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Thursday, November 20, 2014

BRUTES -- A Fantasy Masterbook Game From Precis Intermedia

So, this filtered through my inbox:

Brett Bernstein is working on a new RPG, a fantasy game based on the Masterbook System and based upon the setting of his Brutes miniatures game. I'm sure that a dedicated Masterbook fantasy game will interest a lot of people. Click here for information as it develops.

20 Years of Daily Illumination -- Steve Jackson Games' Daily Illuminator

I've blogged here at the Dorkland! blog for just over ten years now. That's an accomplishment for sure. However, there's a blog that has been posting every day for twenty years now...and that blog is the Daily Illuminator from Steve Jackson Games. For twenty years the people over at Steve Jackson Games have been posting to the Daily Illuminator every day.

That is phenomenal and deserves some serious kudos from the folks at Steve Jackson Games.

If you haven't ever read the page you should do so now. They also have a convenient mailable version that will be delivered daily into your inbox as well.

Tuesday, November 18, 2014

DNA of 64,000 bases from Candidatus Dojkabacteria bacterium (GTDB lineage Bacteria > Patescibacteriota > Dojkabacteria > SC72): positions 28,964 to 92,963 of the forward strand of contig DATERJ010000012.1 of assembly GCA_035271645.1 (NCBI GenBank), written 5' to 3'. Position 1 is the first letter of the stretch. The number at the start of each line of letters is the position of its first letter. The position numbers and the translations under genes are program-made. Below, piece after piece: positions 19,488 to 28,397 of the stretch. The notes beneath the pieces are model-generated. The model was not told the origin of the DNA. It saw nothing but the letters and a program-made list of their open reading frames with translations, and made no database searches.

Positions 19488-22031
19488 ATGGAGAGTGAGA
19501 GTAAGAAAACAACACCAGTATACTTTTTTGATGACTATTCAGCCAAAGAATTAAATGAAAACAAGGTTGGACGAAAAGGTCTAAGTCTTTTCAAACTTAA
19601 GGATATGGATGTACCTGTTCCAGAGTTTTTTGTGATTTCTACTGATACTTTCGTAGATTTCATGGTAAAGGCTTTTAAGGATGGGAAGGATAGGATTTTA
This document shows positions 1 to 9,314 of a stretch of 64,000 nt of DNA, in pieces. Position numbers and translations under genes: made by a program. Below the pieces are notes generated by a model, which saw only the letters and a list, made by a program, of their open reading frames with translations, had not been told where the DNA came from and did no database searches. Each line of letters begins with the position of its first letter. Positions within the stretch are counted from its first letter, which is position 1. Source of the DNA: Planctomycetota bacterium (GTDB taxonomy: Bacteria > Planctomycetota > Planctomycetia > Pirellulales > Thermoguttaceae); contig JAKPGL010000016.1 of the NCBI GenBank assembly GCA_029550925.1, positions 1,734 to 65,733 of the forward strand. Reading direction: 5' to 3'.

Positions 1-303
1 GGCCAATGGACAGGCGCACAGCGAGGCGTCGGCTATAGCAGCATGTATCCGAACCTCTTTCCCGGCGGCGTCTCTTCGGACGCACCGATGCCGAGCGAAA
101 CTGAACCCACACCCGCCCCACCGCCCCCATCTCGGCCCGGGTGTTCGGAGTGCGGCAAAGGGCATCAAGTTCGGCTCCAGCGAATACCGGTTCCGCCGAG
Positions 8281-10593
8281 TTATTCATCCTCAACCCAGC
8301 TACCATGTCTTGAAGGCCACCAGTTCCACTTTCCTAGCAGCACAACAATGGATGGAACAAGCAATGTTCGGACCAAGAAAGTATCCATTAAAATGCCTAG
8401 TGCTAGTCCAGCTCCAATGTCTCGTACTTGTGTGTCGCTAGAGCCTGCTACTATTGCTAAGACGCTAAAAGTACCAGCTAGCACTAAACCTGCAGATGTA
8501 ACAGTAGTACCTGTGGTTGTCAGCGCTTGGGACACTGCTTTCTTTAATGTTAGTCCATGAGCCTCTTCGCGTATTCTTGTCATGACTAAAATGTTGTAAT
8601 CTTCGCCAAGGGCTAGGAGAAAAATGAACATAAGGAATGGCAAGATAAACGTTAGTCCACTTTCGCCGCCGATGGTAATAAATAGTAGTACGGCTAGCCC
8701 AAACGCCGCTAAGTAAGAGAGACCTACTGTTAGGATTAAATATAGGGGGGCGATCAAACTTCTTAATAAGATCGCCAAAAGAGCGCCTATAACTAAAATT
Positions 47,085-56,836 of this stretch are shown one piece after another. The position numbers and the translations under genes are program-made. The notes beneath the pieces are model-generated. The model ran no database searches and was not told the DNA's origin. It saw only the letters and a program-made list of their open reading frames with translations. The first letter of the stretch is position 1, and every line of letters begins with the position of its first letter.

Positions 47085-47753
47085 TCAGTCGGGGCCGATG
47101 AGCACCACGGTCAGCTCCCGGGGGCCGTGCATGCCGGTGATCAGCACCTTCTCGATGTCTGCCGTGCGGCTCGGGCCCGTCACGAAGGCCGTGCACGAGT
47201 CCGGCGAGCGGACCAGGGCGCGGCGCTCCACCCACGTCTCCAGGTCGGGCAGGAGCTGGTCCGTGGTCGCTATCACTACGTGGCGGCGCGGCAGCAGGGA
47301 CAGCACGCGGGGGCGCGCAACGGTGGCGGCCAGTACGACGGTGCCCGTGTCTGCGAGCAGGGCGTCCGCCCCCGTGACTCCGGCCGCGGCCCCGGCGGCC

Fantasy Gaming On The British Side: Pelinore

I meant to go live with this a week ago, and got wrapped up in some other things. Better late than never.

I've always been interested in the "British Arm" of the early days of British role-playing. Much like with the "US West Coast" style, they brought a different energy and style to that particularly Midwestern mode of fantasy role-playing and Dungeons & Dragons. The British, after all, are the ones who brought us The Fiend Folio and Warhammer Fantasy Roleplaying. Of course, they also brought us the Monstermark, so I guess that you take the bad with the good.

What has recently surfaced on the web is a netbook compiling the Pelinore campaign and adventures that were published in Imagine magazine. Imagine was started by Don Turnbull, who had written for White Dwarf (including creating the Monstermark system) and Games Workshop before working for TSR UK.

What makes this document so interesting is that it is a snapshot of an approach to fantasy RPGs that really doesn't exist any more. Some of it still exists in some forms in places like Warhammer Fantasy Roleplaying, but what you get in its current form is different from what you got as a game back then.

If I were starting a new game right now, I would probably dig into The Collected Pelinore as my setting. It is a realized world with interesting NPCs, maps, and some interesting rules variants for your old school D&D-ish fantasy games. One of the things that I found interesting was the section on capturing monsters (instead of killing them) for use in an arena, and how to calculate XP rewards for that. "The Arena doesn't want unfettered aerial monsters - who is going to pay to watch a harpie fly away?" That's just a great quote.